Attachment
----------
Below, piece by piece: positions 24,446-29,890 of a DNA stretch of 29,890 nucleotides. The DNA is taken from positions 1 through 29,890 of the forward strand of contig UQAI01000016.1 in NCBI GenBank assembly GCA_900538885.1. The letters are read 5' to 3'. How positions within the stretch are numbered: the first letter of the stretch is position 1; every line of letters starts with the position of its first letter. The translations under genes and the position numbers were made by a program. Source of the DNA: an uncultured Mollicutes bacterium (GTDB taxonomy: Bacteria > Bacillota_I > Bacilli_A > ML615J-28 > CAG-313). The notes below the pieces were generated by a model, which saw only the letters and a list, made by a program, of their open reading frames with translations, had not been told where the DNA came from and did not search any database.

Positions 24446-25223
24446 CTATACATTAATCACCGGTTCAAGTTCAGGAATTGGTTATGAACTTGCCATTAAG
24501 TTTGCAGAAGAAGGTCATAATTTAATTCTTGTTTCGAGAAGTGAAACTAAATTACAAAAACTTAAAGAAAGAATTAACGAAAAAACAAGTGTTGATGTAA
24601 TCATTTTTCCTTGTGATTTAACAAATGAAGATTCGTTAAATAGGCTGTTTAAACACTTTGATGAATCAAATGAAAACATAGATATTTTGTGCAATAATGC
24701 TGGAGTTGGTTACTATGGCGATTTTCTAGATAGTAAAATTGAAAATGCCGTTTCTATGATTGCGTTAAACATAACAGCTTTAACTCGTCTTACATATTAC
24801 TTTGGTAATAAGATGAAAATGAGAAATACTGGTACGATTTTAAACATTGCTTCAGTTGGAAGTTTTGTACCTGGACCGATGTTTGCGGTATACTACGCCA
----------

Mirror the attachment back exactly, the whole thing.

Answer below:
Below, piece by piece: positions 24,446-29,890 of a DNA stretch of 29,890 nucleotides. The DNA is taken from positions 1 through 29,890 of the forward strand of contig UQAI01000016.1 in NCBI GenBank assembly GCA_900538885.1. The letters are read 5' to 3'. How positions within the stretch are numbered: the first letter of the stretch is position 1; every line of letters starts with the position of its first letter. The translations under genes and the position numbers were made by a program. Source of the DNA: an uncultured Mollicutes bacterium (GTDB taxonomy: Bacteria > Bacillota_I > Bacilli_A > ML615J-28 > CAG-313). The notes below the pieces were generated by a model, which saw only the letters and a list, made by a program, of their open reading frames with translations, had not been told where the DNA came from and did not search any database.

Positions 24446-25223
24446 CTATACATTAATCACCGGTTCAAGTTCAGGAATTGGTTATGAACTTGCCATTAAG
24501 TTTGCAGAAGAAGGTCATAATTTAATTCTTGTTTCGAGAAGTGAAACTAAATTACAAAAACTTAAAGAAAGAATTAACGAAAAAACAAGTGTTGATGTAA
24601 TCATTTTTCCTTGTGATTTAACAAATGAAGATTCGTTAAATAGGCTGTTTAAACACTTTGATGAATCAAATGAAAACATAGATATTTTGTGCAATAATGC
24701 TGGAGTTGGTTACTATGGCGATTTTCTAGATAGTAAAATTGAAAATGCCGTTTCTATGATTGCGTTAAACATAACAGCTTTAACTCGTCTTACATATTAC
24801 TTTGGTAATAAGATGAAAATGAGAAATACTGGTACGATTTTAAACATTGCTTCAGTTGGAAGTTTTGTACCTGGACCGATGTTTGCGGTATACTACGCCA